10 Strategic Ideas All Beginners Should Know

Pete Clarke | Poker Theory and Concepts

Poker training content can be intimidating when you are still quite new to seriously studying the game. In this article, I will be forgoing my normal standards of rigour – scrimping on the detail and precision in favour of getting across these ten simple nuggets of strategic wisdom in the clearest, most utilisable form possible.

I hope that an inexperienced poker player might have ten ‘aha’ moments without needing to look up a bunch of jargon. Off we go.

  1. Always remember to look at the pot odds.
    It is possible to invest money profitably with a much weaker hand when the pot is laying you a higher return relative to your investment. For example, Q2s in the Big Blind is a break-even hand against a Cut Off 2.5BB raise in most games but is a massively profitable call against a 2BB raise. This one small detail has a huge effect on the average net outcome of calling so don’t let pot odds slip under your radar.
  2. You don’t need a promising hand to bet on a favourable flop for your range.
    When you’ve raised pre-flop under the gun and picked up a call from the big blind, your range will be very powerful on a flop like A♣K♦4♠. You might not like this flop when you hold 5♥5♠, but betting will cause your opponent to fold both better hands, like 88, and live worse hands like J9 that can easily improve. Don’t let the emotion of disgust for the flop and your hand cause thoughtless passivity.
  3. 3-Bet to enter the pot whenever you are facing an open raise and are not in the Big Blind.
    The problem with cold calling in these non-action closing positions is that you allow others to enter the pot; causing your own equity to fall. You also allow players to squeeze behind you and take advantage of the fact that your calling range doesn’t normally contain the very best hands. Thirdly, calling doesn’t deny equity to the opener. When Villain has opened with a hand like AJo and is going to fold to a 3-Bet, it is a shame to not make him fold his 46% equity when you have TT.
  4. Fold to 3-Bets when out of position if it seems close.
    Playing 3-bet pots out of position with a weaker range than your opponent’s is a difficult task to execute correctly. If, for example, you open ATs under the gun and get 3-bet by the Button, you should fold. Even if this hand can break even by calling where skill levels are equal; because this spot is so much harder to play well for you than it is for your opponent, calling will likely have a negative expectation.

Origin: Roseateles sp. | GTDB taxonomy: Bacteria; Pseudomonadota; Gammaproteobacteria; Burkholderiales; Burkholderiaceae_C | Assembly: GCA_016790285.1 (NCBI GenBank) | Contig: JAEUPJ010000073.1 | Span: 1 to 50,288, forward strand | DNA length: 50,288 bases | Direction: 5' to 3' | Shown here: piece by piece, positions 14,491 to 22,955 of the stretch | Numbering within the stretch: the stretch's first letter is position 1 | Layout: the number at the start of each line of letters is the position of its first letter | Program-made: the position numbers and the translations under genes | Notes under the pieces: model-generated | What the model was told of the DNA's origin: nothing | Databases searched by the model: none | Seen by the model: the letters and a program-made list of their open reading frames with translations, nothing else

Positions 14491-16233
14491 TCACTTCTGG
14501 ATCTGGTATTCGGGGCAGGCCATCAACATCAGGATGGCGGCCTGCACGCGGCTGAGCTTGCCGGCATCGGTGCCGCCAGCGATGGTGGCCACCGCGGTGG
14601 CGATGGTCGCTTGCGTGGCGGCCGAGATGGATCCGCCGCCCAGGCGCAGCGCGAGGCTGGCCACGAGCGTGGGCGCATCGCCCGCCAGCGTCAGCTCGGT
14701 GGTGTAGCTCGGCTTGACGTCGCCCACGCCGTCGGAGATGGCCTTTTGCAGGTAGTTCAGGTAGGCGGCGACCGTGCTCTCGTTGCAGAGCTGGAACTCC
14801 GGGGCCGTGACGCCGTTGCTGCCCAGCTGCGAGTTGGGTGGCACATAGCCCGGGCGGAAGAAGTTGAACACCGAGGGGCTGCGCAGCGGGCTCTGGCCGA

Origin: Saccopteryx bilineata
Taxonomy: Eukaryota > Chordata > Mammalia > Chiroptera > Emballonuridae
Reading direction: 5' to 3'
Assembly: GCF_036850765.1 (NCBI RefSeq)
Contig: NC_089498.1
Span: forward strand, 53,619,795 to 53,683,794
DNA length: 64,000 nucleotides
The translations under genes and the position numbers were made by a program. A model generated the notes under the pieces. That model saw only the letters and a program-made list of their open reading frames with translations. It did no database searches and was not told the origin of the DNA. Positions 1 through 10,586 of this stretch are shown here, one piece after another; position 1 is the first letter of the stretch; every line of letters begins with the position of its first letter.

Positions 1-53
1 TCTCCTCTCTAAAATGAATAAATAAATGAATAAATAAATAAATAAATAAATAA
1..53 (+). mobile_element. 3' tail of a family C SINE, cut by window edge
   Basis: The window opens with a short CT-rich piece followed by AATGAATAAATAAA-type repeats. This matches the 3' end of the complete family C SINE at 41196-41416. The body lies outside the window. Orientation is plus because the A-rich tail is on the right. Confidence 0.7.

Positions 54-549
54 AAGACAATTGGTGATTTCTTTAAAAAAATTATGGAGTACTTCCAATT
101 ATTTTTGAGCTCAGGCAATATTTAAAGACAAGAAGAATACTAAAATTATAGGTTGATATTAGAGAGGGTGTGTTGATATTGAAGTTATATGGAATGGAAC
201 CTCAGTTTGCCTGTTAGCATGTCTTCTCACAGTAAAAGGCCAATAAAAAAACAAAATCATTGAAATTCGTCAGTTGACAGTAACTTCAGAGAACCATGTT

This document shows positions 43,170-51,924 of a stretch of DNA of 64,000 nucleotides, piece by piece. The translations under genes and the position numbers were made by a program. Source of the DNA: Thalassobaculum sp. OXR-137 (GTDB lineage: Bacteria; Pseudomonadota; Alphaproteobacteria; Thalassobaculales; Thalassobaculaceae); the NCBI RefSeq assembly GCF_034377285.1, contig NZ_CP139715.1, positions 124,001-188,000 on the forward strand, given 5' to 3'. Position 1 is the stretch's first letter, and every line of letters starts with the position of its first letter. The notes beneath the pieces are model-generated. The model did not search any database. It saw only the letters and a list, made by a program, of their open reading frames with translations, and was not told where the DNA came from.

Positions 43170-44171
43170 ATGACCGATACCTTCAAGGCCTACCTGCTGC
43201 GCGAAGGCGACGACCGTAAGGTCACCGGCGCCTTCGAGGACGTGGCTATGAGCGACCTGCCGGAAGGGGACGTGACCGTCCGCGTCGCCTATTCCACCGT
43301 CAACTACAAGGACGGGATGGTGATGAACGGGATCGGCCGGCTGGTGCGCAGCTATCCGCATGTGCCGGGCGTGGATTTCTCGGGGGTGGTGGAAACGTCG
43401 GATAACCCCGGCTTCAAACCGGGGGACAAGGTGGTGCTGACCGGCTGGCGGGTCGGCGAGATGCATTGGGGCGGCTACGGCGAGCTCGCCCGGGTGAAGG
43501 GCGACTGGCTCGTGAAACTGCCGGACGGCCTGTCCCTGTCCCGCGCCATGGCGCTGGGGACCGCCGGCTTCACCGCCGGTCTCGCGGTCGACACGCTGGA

5. Bet the turn with your draws having bet the flop.
    There are exceptions to this rule but in general it will be very profitable to semi-bluff on the turn. In doing so, you combine the chance of winning a big pot by making a strong hand, with the money you earn by making your opponent fold the weaker parts of his range. It is rarely wrong to double barrel flush draws, open ended straight draws and even gutshot straight draws in most cases.
  6. If you face a river bet with a bluff catcher, try to imagine how easily your opponent could reach the river with air.
    This is the number one thing that you need to do when confronted with a river bet. In some spots where the board runs out in a dangerous way, it will be nearly impossible for Villain to make the investments he has already made without having at least a pair. Such spots demand that your opponents get very inventive if they’re going to bluff you. Conversely, imagine a board where lots of straight and flush draws miss on the river. Now the opposite is true and Villain will have to show immense restraint not to be bluffing too often.
  7. With a medium strength made-hand, be more inclined to bet lower pairs on the board and to check higher ones.
    For example, you find yourself in the big blind and call a Button raise with J♠10♠. You check on A♥J♥6♦ and Villain checks behind. The turn is the 5♣. You should absolutely check again here. You do benefit much from making Villain fold since he will rarely have two overcards to a Jack and won’t fold if he does. Now imagine that you called with A♠7♠ pre-flop, the flop was 8♦7♣4♠, the turn was the 2♥, and that the action was the same. Now you certainly want to consider betting because when Villain folds two random cards he is folding a decent chance of catching up. He very often has two over cards to your pair.
  8. Raise your nutted hands vs. flop continuation bets, especially out of position.
    It can be a huge disaster to slowplay when out of position. You need to make sure that the pot grows and that Villain can’t use his position to control the size of it. Your main goal when you flop a set is not to keep Villain in the hand but to win as much as possible when Villain has something he can call with.
  9. Bet the turn big when you double barrel.
    When you double barrel on the turn – meaning that you fire the second bet having bet the flop – you usually want to pick a sizing close to pot. You will be barrelling the turn with two types of hands: strong value hands and bluffs. Both of these hand classes benefit from making big pots. Villain’s range on the other hand will contain a lot of medium showdown value hands that would love a smooth ride to showdown. Don’t grant him that privilege.
  10. 3-Bet larger out of position and smaller in position.
    When you are out of position, you want to reduce the amount of money left behind in the stacks. This helps to negate the disadvantage you suffer from having to act first on every street post-flop. The less money there is behind the less effective the extra information and pot size controlling benefits of being in position become. In position you are quite happy to have a big more play left in the hand and so going small is fine.

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